Maryann “Mar” Harman grooves all over the globe.
“Music is such a wonderful way to pass on love,” she said.
Harman started out simply singing at playgroups.
“They wanted to buy the songs, which I was making up off the top of my head,” she explained.
That was 20 years ago, and now she’s taken the show on the road.
“People would google and they’d call me, or email me, and say ‘would you come to Mumbai? Will you come to Beijing? Will you come to the Cayman Islands?’ And I’m like ‘okay,’” Harman said.
Her passion points to brain research that shows music really does help children and adults succeed. A Brown University study showed students with music education scored 37 percent higher than other students on IQ tests.
“If you dance once a week, you reduce the risk of Alzheimer’s by 79 percent,” she said.
Some more findings: infants who were actively trained in music were less frustrated, showed less anxiety about new experiences, smiled and laughed more, and were easier to soothe.
“They’re finding more and more that the brain, instead of being left [or] right brain, that we are more holistic of the brain and that music is what ties the pieces together,” Harman explained.
That’s music to mother Maricela Duart’s ears.
“The music helps them learn more language,” Duart said..
“All parents care about is if [their] child is getting the tools he or she needs to be successful,” Harman said.
She thinks it’s a smart move to get the little ones in tune with their inner rhythm.
The Music with Mar program is being used in China. Harman told us it’s being incorporated into the baby spectrum program. The Chinese are creating indoor facilities where parents can come with preschoolers to paint, sing, and dance. She also recently trained Chinese teachers.
Using music as a healing tool dates back to ancient times. It is obvious in historical writings of ancient civilizations such as China, India, Egypt, Greece, and Rome. It is also evident in biblical scriptures. In the United States, the profession of music therapy began during World War I and World War II. Music was used to help relieve pain perception in veterans with traumatic war injuries. Music had a positive effect on veterans’ psychological, physiological, cognitive, and emotional state. (Source: http://www.musicasmedicine.com/about/history.cfm).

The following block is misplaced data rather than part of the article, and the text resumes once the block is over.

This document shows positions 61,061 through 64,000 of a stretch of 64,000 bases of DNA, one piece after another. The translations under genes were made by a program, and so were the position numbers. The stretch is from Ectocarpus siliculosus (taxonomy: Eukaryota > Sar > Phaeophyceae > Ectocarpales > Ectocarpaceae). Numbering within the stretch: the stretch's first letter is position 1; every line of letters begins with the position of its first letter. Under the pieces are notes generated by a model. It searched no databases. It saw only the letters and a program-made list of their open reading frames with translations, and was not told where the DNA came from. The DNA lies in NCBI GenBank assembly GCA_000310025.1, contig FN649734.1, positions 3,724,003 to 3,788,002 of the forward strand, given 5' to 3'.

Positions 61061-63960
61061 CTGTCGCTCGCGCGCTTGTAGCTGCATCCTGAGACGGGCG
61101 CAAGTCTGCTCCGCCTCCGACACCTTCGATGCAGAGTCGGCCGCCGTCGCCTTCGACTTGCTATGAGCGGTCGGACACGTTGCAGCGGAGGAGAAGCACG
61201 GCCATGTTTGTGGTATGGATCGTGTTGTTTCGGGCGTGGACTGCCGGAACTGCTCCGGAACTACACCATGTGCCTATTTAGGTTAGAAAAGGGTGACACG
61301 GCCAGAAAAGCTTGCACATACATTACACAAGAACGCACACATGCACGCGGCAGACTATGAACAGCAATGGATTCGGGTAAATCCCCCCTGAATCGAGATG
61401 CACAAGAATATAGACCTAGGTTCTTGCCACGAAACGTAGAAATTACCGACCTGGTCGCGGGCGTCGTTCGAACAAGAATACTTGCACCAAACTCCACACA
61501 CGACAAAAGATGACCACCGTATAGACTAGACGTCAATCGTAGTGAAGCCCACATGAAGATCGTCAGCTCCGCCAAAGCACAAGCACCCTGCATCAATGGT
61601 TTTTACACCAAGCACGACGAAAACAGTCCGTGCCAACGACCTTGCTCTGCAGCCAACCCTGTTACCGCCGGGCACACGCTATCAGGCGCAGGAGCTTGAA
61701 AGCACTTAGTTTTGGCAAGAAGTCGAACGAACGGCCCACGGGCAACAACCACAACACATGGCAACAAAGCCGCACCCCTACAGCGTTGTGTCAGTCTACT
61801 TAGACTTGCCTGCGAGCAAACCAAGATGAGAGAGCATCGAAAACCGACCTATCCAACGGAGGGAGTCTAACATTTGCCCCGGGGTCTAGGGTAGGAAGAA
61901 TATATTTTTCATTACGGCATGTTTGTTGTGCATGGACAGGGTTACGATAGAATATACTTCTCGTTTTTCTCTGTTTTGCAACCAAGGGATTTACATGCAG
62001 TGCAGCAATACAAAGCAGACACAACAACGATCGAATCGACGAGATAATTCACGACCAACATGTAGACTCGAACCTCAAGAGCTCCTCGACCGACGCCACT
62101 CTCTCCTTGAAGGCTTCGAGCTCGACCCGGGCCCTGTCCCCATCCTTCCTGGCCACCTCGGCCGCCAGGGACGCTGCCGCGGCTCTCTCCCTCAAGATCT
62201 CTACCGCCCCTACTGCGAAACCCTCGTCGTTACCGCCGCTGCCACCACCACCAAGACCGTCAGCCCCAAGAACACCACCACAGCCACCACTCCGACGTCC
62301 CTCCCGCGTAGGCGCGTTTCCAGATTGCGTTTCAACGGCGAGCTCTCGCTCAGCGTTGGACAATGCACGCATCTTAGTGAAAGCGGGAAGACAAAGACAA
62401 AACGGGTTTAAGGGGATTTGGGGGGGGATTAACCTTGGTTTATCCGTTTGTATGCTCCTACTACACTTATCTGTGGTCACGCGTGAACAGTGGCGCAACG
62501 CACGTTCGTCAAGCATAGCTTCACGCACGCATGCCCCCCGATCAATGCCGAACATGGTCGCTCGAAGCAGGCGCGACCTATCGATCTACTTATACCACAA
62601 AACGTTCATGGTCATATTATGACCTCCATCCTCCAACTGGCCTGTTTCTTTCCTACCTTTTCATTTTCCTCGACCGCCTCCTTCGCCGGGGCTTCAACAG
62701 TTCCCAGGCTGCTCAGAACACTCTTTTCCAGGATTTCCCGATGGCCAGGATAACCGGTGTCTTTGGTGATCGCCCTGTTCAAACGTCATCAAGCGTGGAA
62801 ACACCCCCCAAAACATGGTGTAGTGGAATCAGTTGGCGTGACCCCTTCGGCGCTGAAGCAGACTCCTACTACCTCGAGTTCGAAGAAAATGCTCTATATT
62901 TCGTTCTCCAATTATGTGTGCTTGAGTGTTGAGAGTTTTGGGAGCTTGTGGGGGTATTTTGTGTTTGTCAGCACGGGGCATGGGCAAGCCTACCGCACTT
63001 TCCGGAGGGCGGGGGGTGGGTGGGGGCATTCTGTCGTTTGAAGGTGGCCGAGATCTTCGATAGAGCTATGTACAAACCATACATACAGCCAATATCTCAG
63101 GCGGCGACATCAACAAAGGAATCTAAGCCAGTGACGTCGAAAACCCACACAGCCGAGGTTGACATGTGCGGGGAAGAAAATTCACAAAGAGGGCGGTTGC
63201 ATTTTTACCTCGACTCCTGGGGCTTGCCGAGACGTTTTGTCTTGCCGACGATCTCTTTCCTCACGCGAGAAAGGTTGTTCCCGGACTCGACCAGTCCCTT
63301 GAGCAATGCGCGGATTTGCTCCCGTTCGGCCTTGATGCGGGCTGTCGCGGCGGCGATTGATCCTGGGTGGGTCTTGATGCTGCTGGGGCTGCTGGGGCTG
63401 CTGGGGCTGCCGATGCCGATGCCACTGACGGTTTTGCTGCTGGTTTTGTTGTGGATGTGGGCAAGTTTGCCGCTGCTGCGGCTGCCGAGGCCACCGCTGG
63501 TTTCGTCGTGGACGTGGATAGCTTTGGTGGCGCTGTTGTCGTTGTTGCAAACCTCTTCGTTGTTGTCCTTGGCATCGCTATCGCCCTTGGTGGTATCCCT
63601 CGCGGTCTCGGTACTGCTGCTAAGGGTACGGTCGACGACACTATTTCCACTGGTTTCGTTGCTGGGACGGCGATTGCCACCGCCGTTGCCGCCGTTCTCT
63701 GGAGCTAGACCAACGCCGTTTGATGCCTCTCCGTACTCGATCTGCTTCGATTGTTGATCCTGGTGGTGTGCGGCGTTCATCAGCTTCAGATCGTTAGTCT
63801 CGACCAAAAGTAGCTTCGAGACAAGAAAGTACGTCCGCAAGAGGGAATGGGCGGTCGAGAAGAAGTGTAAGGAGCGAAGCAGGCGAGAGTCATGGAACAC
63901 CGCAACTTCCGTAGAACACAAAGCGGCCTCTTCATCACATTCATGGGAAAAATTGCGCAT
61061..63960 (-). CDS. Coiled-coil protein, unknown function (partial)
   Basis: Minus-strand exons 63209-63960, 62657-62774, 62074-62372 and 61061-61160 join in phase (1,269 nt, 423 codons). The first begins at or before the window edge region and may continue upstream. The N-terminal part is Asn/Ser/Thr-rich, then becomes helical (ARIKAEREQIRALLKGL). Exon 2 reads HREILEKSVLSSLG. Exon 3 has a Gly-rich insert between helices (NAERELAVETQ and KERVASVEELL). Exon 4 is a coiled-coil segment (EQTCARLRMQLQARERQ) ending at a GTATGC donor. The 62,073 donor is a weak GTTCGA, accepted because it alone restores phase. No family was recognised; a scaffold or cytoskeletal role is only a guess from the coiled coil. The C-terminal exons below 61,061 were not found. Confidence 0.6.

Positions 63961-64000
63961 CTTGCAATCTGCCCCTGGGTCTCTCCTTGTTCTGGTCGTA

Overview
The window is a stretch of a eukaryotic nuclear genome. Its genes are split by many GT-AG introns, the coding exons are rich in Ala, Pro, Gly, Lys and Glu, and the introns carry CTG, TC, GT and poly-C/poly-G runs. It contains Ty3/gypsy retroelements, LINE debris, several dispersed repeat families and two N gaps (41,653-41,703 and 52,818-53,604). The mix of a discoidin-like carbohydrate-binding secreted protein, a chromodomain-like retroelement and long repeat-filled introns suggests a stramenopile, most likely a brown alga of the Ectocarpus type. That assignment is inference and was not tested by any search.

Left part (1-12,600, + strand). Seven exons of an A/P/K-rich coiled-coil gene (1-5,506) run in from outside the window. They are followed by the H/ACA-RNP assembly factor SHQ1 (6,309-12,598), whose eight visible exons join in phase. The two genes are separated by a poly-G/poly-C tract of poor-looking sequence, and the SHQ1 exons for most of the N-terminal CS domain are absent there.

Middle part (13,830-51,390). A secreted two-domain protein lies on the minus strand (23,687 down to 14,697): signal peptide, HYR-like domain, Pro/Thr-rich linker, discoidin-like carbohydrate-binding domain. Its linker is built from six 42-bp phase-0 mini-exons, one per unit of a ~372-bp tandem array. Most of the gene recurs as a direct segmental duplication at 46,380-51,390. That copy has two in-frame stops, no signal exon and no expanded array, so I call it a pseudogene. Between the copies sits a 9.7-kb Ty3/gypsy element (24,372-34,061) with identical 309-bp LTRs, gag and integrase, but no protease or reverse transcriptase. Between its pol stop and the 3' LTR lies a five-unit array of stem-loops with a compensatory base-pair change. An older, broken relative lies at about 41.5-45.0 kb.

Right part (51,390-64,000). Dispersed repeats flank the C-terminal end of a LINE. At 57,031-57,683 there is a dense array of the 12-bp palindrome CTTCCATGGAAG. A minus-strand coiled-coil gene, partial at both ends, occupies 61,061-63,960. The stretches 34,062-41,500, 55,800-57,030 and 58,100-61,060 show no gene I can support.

Colleges and universities then started to develop programs that trained musicians on how to use music for therapeutic purposes. Today music is used to also help the mentally challenged, hearing/visually impaired, and people with other mental disorders. Music therapy can also help children with behavioral problems. It is also known to have helped children with motivation, attention, and communication. (Source: http://www.musictherapy.org/about/history/).
• One out of 150 children in the United States is diagnosed with autism, according to the US Centers for Disease Control. That means there is one new diagnosis every 20 minutes, and that number continues to increase.
• In a study of 41 children, administered by Universiti Sains Malaysia, hour-long music sessions were used to monitor behaviors of two groups: children two to ten and children eleven to twenty two. For behaviors including noisiness, aggression, restlessness, and tantrums, more than 50 percent of each group showed improvement by one or two points.
• Although some children showed no changes, the overall research indicated that music therapy had positive effects on children’s behaviors, especially those with inattentive behavior.
(Source: See, C. M. The Use of Music and Movement Therapy to Modify Behaviour of Children with Autism. Pertanika J. Soc. Sci. & Hum., 20 (4): 1103 – 1116).